MAIALINO

MAIALINO

NEW YORK, NEW YORK

September 2010

Walking into Maialino feels a lot like being in Italy.  There is a decent-sized bar area where you can get  wine by the glass or quartino plus a wide variety of small dishes to eat at the bar or at any one of the surrounding marble-topped tables.  These types of tables seem to be cropping up more and more.  Mario Batali first introduced them at Otto and most recently at Eataly.  At Maialino, however, Danny Meyer doesn’t want you standing so chairs are tucked into each of the tables, making it a comfortable place to drink and eat and generally watch all the action around you.

There’s a lot of things to look at — a young male chef carefully cutting paper-thin slices of prosciutto, a female chef putting the finishing touches on a dessert while slicing freshly made foccacio to fill the bread baskets.  There’s the sound of corks popping and of the espresso machine spouting its final drop of coffee into a tiny cup.  The conversation level is “energetic” and so is the pace of the waitstaff.

We had been to Maialino once before consuming the spaghetti alla carbonara that many a foodie had been raving about (most notably Ruth Reichl) along with plates of prosciutto and buffalo mozzarella.  While lunch was good but a tad pricey we wanted to see how they handled dinner so we went back.

We walked in a few minutes early for our 9 p.m. Saturday night reservation, made our way to the bar and ordered two quartinos of Chianti.  At $19 each, we probably should have sprung for a bottle since price wise it would have only been $5 more but we were trying to pace ourselves.

The restaurant was very crowded.  So crowded in fact that we waited nearly 20 minutes for a table to free up.  The maitre’d kept coming over to apologize for the wait and we assured him it was no big deal since we were happy nibbling on some decent breadsticks and drinking our wine. 

By the time we finally sat down to dinner it was close to 9:30 p.m. and we were pretty hungry.  Pretty hungry in our house means we were going to be ordering many dishes.  Many dishes at Maialino = mega bucks.  Here’s my gripe, while the place itself is fairly casual (think urban trattoria rather than rustic trattoria) and the menu does a good job of sticking with fairly simple trattoria-like dishes (think lasagna, antipasta, grilled meats), the portions are also a tad small.

I know this restaurant is in the smack of New York City, on the first floor no less of the very fashionable-at-the-moment Gramercy Park Hotel but still.  I would like a break from these types of prices.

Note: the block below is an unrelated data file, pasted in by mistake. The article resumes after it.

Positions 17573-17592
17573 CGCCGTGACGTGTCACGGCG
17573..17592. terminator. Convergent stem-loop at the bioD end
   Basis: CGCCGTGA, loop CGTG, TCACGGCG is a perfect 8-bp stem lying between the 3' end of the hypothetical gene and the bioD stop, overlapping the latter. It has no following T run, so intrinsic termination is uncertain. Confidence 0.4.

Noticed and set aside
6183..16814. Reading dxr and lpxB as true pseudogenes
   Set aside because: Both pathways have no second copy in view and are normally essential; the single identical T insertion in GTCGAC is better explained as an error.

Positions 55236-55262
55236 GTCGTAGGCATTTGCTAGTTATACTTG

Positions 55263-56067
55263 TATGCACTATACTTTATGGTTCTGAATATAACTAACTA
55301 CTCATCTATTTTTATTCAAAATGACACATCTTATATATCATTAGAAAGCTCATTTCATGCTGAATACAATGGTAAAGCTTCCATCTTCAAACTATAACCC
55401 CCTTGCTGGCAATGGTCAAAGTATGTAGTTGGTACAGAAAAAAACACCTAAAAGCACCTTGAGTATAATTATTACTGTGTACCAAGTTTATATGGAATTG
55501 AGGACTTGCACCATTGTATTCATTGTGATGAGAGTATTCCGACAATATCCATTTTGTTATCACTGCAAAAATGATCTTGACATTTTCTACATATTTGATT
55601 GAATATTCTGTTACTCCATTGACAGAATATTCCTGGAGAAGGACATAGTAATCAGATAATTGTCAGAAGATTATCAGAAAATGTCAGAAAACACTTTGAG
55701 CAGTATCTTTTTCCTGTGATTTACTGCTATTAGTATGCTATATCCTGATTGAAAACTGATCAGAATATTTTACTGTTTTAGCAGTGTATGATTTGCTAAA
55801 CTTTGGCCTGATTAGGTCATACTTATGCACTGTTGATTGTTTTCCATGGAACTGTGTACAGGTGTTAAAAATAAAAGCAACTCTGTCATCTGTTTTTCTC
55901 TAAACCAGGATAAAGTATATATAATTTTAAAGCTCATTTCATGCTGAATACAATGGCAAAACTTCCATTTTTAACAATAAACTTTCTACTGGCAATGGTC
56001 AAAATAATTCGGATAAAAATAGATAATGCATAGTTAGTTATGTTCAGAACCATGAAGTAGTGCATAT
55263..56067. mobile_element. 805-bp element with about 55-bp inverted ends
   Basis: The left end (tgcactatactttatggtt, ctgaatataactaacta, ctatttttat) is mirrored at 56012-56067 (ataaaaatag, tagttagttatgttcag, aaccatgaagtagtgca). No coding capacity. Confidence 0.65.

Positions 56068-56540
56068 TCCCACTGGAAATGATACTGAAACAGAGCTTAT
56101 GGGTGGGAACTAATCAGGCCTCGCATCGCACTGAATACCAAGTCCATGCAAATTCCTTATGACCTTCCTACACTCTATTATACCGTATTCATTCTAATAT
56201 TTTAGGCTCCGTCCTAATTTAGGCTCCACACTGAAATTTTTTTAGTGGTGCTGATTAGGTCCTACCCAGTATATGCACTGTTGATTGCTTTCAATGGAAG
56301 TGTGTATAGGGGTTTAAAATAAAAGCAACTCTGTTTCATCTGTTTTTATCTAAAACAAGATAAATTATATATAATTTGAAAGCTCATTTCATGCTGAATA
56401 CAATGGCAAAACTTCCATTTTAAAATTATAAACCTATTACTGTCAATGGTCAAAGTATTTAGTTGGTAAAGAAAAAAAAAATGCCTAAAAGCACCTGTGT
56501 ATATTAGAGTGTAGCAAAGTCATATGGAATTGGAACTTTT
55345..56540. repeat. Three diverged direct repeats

But let me talk about the food and remind my readers it was a Saturday night, (date night) and prime time (after 9 p.m.) in New York City.  Our waiter greeted us and then told us he was already out of two very important dishes: the suckling pig and strangely Parmigiano Reggiano.  How could this be?  Even funnier was the fact that  when I woke up that morning I thought, “I bet they run out of the suckling pig.”  Why did I think that?  Because that’s exactly what I had wanted to eat. I looked at Lynn and sighed and proceeded to order.

To start Lynn and I both had a serving of prosciutto from Parma and an oozing glob of buffalo mozzarella.  It was very very good.  Next up a chicken liver crostini followed by a fried artichoke dish with an anchovy dipping sauce.  While the dipping sauce was decent, the fried artichokes were brought to the table as a nearly inedible burnt offering.  I picked at the dish, Lynn ate them anyway.

Since we had finished our quartinos of Chianti while waiting for a table, we ordered two more trying some Vernaccia this time.  While we were drinking the white wine, the table next to us was served a single ravioli that when pierced revealed an oozing egg and cheese mixture. Looking at the dish, I summoned our waiter and pointed.

“Bring us one of those, too, when you get a chance.”

Tout suite, the ravioli was brought to us.  We shared the dish and it was damn good, but truthfully we’ve been seeing many versions of this dish around town.  The best we’ve had to date…sorry Danny Meyer, was most definitely at Saul.

After the shared ravioli (which truthfully I thought would be comped to us for the long wait for a table, but alas, no it was included on the bill at the whopping price of $15 FOR A SINGLE RAVIOLI),  we split an order of handmade malfatti noodles with a suckling pig ragu with arugula.  Yes, it was good.  Yes, the portion was small (made even smaller by the fact that we shared it).  I’ve decided I’m not going to even mention the price tag because it was really outrageous.

We ordered a bottle of red wine from the Friuli-Venezia region which paired nicely with our next course: three decent-sized lamb chops plated with red onions that had been slowly simmered in balsamic vinegar making them melt-in-your mouth soft with a sweetness to boot. 

Bringing the meal to a finish, Lynn and I decided to share a cheese plate featuring a nearly overripe Gorgonzola and two other equally ripe cheeses which now elude me.  But we weren’t done yet since I had whispered to the waiter that someone was having a birthday (not me) and a slice of peach and blueberry tart made it to the table adorned with a single birthday candle. We blew out the candle together thinking about the meal.  

Service while attentive seemed to struggle with a big Saturday night crowd.  On more than one occasion, I saw waitstaff bring entrees to tables that had already moved on to dessert.  It also struck me as odd that they had run out of certain key dishes as I mentioned before.  (Surely someone could have run over to the newly opened Eataly to pick up some real Parmesan cheese, no? )  That said, I think Maialino is a sure thing for lunch….less inviting and way more expensive for dinner. 

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